Many sources claim the first splatterpunk story—the proto-splatterpunk story—is ‘The Autopsy’ by Michael Shae. Published in 1980 and anthologized several times since, this tale deals with a coroner called in to examine the bodies of miners killed in a strange explosion. Riddled with cancer, our main character is quite aware of his personal impending fate. While examining the bodies in a makeshift coroner’s office, he discovers the reason for the explosion, and that he’s not as alone at the location as he thought he was. What follows is a deep examination of personal identity coupled with a clinical, yet grisly, account of how he exacts his revenge against this strange invader. Science-fiction horror at its finest, Shae’s story predates the introduction of Clive Barker, another visionary known for his clinical yet brutal descriptions, by four years.
And then there’s Richard Laymon. While his descriptive prowess couldn’t remotely be described as “clinical,” his depictions of violence, blood, and gore are pretty much unmatched in the genre even to this day—ruling out hardcore or extreme horror—and any discussion of splatterpunk and its origins would be grotesquely incomplete without some homage to him. Like the Shae story, Laymon’s debut novel The Cellar predated Barker’s Books of Blood by four years, seeing it’s first, and quite successful, publication in Leisure Books in the fall of 1980. It simultaneously resonated with fans and incensed critics, becoming one of the most controversial books to be published that year with its depictions of violence, gore, and sexual exploitation. Laymon wasn’t afraid to gaze into the darkness, steeped with gore though it may be, and many critics were taken aback at his willingness to look directly and graphically at the atrocities and suffering he visited upon his characters.
But there was a third group in the mix, a group of mostly younger writers, who sat up and took notice and notes, many of whom were periodically mentored by Laymon along the way. Included in the list of willing participants in the bloodbath were greats like Jack Ketchum, Edward Lee, and Joe Lansdale, not to mention the man who is said to have coined the term “splatterpunk,” David J. Schow. And they weren’t the only ones to pay attention. There was a willing and ready fan-base, an entire generation looking for directions and cultural norms to call their own and the fare of the day would no longer cut it. They wanted fiction that pushed boundaries of acceptability, they wanted it to bleed and scream, they wanted it to defy propriety and conformity. Laymon was there to deliver. He was the death metal bard of horror, singing a darker, more visceral, maybe even a little more honest, song.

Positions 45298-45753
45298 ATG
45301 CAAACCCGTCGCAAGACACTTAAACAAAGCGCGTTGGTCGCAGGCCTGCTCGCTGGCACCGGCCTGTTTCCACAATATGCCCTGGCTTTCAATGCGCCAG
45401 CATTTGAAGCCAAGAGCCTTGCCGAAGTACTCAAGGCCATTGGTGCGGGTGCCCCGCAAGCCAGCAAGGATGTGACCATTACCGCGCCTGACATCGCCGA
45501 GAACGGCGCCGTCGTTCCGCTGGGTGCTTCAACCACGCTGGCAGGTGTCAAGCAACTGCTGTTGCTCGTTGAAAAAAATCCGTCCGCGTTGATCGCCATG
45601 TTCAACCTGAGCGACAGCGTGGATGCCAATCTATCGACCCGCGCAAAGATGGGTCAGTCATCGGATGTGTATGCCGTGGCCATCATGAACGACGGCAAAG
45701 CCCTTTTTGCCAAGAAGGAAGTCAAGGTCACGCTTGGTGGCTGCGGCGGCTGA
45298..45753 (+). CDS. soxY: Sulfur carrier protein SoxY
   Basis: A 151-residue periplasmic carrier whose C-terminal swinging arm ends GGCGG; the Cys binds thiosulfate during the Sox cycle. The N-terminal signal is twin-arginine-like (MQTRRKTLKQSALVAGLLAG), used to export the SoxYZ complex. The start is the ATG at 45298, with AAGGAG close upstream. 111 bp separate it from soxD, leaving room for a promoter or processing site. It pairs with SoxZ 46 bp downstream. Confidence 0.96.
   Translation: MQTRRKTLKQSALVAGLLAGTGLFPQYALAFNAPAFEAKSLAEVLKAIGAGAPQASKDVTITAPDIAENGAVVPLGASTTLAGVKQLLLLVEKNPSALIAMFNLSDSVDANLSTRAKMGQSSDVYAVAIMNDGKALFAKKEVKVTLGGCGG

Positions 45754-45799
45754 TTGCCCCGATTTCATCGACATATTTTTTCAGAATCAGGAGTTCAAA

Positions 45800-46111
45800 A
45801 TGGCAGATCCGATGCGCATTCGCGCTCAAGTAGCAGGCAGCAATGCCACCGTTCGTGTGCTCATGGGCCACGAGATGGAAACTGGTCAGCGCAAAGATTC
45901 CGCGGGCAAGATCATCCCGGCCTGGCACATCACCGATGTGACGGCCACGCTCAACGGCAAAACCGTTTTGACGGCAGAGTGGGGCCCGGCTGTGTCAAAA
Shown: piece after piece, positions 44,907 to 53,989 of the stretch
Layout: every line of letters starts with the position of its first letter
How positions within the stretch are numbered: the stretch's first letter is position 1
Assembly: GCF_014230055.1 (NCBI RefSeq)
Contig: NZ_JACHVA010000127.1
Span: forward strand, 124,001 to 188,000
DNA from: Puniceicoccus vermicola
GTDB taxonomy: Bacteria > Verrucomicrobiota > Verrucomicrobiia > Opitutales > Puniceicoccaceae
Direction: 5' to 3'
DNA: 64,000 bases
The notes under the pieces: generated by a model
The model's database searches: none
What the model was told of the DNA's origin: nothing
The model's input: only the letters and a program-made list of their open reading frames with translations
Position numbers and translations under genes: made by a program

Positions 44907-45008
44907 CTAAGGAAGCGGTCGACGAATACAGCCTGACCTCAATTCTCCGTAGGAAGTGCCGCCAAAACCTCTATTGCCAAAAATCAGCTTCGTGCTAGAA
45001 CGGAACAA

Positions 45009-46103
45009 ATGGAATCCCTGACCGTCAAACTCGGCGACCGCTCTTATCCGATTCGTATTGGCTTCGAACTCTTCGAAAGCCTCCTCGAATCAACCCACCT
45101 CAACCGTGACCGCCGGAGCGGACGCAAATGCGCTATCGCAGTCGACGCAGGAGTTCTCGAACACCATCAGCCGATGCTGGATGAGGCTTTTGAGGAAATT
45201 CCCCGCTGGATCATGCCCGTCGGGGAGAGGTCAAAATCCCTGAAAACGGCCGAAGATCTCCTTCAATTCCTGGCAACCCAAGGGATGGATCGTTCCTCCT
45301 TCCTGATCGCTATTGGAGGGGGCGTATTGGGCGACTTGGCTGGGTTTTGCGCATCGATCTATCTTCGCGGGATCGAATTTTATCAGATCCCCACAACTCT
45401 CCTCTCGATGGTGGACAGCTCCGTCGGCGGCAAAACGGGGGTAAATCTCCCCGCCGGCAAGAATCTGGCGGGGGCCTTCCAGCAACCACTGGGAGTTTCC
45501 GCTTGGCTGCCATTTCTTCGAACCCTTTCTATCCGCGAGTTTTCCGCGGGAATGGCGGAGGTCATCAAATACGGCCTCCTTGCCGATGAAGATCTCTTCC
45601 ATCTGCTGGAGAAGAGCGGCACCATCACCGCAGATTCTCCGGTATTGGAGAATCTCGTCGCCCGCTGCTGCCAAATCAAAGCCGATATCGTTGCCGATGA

Where the ‘60s and ‘70s had been a time of cultural expansions and excesses, the ‘80s were damn near a complete about face, and 1980 in particular was a year of incendiary catalysts. Nuclear proliferation, financial uncertainty, and the onset of Satanic Panic brought about by the book, Michelle Remembers by Lawrence Pazder, provided the tinder for a conflagration of change. And, when it comes to splatterpunk, Richard Laymon was the spark that ignited it. By this point, certain norms and traditions had been established in the horror genre and for the most part, everyone towed the line. But it’s important when thinking of the subgenre to remember the “punk” in splatterpunk. Much like punk rock and cyberpunk, splatter kicked those standards resoundingly in the cojones, tossing any nod at reverence or boundaries to the winds and letting the blood and violence stand out in full Technicolor brilliance.
Laymon continued to make things bleed and scream all the way through the ‘90s and to say he was influential would be the understatement of the century. With a body of work that includes more than forty novels and countless short stories, it’s safe to say he was a founding father and the driving force that shaped the movement. You can still feel his touch and his influence today throughout the horror genre. The works of authors like Brian Keene, J.F. Gonzalez, Monica J. O’Rourke, and Wrath James White, just to name a few, might have never stood a chance were it not for that one, daring book that Laymon was ballsy enough to write and Warner Books was ballsy enough to publish in an age of uncertainty.
The next installment in this series begins with 1981, and the beginning of the career of Dallas William Mayr, more commonly known as the aforementioned Jack Ketchum. Join us then as we dive deep into one of pioneering writers of the splatterpunk movement and learn why Mayr was one of our best writers in any genre.
BOB PASTORELLA and SHANE DOUGLAS KEENE